That night we elect to take a sunset paddle which is just wonderful as the frog chorus picks up, the last of the exotic birds takes to their nest and the beady eyes begin to appear from the Caiman alligators who line the riverbank, a reminder if needed that this place is dangerous.
Today was going to be a fun day as we were embarking in our trusty canoes to meet the pink dolphins of the Amazon. On route an Eagle swoops over the boats, fresh prey or just being inquisitive.
The dolphins were amazing, whilst living in the wild they are friendly and approach close enough to be able to touch and feed.
It’s also match day, yes you read that right, its Brazil Versus England as following a wonderful lunch provided by some very hospitable local villagers, we are taking on a team of skilful and youthful locals at football. It was not quite the Maracana stadium but in the deepest depths of the amazon jungle it was an amazing and humbling experience. Goalposts carved out of tree trunks and a dusty pitch cut out of the foliage. We will not mention the score, but needless to say it’s not coming home!
When I thought the day couldn’t get any better, we were treated to a bottle of beer after the match from the local store. Think treehouse and local brew.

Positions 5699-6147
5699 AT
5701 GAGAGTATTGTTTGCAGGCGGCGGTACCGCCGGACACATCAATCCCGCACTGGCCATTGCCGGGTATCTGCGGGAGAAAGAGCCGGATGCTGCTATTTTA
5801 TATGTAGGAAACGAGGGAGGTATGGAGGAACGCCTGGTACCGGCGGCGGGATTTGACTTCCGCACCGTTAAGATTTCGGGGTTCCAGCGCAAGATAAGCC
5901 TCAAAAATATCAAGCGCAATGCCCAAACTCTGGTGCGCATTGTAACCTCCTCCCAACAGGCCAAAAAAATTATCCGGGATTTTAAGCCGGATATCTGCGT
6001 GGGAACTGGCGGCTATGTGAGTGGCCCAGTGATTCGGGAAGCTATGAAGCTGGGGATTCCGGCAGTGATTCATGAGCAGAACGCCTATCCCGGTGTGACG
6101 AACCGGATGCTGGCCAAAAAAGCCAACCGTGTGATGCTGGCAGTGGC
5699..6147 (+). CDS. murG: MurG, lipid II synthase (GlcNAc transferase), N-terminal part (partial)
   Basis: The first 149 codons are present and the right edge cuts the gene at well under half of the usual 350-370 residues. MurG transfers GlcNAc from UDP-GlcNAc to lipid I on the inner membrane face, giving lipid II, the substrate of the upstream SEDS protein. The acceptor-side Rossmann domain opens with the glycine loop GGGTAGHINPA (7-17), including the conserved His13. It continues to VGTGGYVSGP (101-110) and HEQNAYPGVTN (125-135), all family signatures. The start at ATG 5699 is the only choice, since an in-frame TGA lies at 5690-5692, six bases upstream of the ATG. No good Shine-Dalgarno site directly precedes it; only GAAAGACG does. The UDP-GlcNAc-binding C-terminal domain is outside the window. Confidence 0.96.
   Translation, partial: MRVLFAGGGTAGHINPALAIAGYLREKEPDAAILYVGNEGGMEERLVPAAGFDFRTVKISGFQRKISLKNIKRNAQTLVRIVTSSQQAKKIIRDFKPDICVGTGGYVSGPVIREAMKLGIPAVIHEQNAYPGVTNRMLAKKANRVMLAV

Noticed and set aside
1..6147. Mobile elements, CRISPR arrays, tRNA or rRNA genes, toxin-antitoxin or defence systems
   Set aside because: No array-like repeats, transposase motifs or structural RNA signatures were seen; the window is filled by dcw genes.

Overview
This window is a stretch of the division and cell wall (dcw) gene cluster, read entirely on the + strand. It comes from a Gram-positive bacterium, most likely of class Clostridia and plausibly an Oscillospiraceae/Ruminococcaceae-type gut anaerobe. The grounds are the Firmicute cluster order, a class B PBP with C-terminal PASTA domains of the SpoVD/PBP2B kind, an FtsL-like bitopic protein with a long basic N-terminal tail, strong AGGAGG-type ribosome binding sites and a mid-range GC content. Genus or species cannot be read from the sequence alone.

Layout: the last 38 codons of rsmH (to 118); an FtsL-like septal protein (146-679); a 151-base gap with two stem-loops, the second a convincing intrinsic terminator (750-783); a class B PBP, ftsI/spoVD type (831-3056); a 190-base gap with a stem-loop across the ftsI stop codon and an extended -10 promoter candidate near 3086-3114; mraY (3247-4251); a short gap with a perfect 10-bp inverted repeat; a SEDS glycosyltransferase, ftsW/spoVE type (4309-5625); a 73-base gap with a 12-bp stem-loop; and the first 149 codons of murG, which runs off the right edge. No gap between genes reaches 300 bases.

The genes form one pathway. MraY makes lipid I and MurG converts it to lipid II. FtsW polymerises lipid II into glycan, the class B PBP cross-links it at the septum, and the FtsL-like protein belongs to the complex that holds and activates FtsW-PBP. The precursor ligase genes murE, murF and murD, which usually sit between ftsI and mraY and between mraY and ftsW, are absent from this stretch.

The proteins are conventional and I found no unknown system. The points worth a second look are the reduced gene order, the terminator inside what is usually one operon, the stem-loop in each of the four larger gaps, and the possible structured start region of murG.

Our last day.
A long paddle to finish on a deserted beach that used to be part of the once luxurious Ariau Towers where the rich and famous would visit to experience the Amazon region. What I would have given for cocktails on the beach.
However, we did have a fabulous BBQ on the beach, after washing for the first time in a week in the river tributary and being visited by more dolphins, a truly memorable experience to bring our Amazon trek to an end.
The whole Amazon adventure was an experience that will live in the memory for a very long time. I’m not ashamed to admit that it was tough, in an environment completely alien to me. Meeting the Amazon people was truly humbling, and I now possess life skills that hopefully I won’t need in my normal life but if I do find myself off grid I now know I can survive.
Finally I would like to thank everybody who supported me with sponsorship, I raised over £10,000 for the Lewis Moody Foundation and collectively as a group we raised in excess of £38,000. It never fails to amaze me how generous and supportive you all are.